The Florida Roundup’s Associate Producer Katherine G. Hobbs hosted Florida State University Department of Urban and Regional Planning (DURP) Professor William Butler to discuss how sea level rise contributes to gentrification based on a recent report for FSU’s LeRoy Collins Institute on March 25.
Butler authored the report with FSU DURP Professor Tisha Holmes and current University of Illinois Chicago Professor April Jackson for FSU’s LeRoy Collins Institute looking specifically at Pinellas, Miami-Dade and Duval counties.
In the segment, which begins at 27:39, Butler explained lower-income individuals living inland will suffer from gentrification as wealthy Floridians move inland to avoid rising waters.
Additionally, Jessica Meszaros, All Things Considered host and sustainability reporter for WUSF Public Media and NPR for the Tampa Bay area, wrote an informative story on the topic.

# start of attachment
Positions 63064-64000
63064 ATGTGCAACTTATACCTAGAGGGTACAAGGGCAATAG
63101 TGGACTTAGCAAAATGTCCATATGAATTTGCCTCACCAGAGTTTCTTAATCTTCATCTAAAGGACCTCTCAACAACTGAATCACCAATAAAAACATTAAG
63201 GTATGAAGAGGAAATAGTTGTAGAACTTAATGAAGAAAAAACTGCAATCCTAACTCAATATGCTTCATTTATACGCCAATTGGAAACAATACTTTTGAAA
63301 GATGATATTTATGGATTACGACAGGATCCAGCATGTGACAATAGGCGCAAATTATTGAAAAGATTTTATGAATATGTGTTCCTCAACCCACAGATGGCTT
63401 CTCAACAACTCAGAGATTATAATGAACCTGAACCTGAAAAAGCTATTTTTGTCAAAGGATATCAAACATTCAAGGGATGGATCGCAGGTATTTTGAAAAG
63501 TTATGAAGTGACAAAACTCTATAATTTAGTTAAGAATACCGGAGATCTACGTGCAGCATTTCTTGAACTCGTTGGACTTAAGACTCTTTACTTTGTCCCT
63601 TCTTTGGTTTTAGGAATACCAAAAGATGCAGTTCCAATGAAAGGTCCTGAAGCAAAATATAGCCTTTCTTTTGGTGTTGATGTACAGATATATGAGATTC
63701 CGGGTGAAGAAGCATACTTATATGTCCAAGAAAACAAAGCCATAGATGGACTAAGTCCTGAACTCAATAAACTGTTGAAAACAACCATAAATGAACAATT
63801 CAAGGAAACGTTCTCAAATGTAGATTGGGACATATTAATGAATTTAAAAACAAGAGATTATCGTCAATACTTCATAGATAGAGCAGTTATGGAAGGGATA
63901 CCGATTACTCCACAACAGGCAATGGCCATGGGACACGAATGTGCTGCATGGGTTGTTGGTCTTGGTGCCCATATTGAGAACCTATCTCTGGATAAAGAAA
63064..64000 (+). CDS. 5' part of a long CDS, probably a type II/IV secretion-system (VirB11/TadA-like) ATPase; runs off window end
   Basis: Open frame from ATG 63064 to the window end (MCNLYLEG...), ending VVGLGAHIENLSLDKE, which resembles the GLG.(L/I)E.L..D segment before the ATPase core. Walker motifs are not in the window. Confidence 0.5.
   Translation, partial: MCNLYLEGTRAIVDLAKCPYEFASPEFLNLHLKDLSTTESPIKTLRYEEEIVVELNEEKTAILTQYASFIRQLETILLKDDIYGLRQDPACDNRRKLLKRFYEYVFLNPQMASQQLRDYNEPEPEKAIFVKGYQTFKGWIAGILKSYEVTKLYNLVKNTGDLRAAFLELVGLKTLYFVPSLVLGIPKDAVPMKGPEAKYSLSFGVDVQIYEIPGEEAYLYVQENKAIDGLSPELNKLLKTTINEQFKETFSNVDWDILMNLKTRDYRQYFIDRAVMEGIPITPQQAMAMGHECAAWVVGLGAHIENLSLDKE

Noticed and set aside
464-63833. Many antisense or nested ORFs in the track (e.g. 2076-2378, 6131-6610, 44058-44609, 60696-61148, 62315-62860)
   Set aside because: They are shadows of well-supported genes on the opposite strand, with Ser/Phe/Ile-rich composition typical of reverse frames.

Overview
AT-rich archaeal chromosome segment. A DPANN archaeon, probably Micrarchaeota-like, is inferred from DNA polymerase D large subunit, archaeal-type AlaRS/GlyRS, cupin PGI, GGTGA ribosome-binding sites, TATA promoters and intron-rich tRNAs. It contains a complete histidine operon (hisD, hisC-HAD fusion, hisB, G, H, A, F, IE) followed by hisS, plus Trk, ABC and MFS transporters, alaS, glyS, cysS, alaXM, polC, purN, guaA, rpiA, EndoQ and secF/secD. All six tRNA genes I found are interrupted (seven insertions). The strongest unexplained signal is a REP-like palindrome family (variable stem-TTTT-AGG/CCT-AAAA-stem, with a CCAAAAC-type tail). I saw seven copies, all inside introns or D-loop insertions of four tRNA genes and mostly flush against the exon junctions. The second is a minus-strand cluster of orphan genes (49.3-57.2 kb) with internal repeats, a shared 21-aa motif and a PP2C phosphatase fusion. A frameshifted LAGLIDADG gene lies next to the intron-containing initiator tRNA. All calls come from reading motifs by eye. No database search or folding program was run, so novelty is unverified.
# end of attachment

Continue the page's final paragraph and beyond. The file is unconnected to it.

“[The] team identified areas of risk through mapping; analyzed policies to determine how effectively coastal municipalities are planning for sea level rise and how effectively inland municipalities are planning to protect affordable housing; and interviewed policymakers, planners, housing officials, and community advocates.
It’s expected that over the next 50 to 100 years, depending on the pace of sea level rise, many residents will not be able to stay along some of Florida’s highly populated coasts, Butler said.
‘They might move inland to higher ground. When they do so people are already likely living there,” he said. ‘That could lead to a process of gentrification, which is essentially pricing out the people who are there, as land values increase, as densification occurs in development.’ ”
Read Meszaros’ full story here.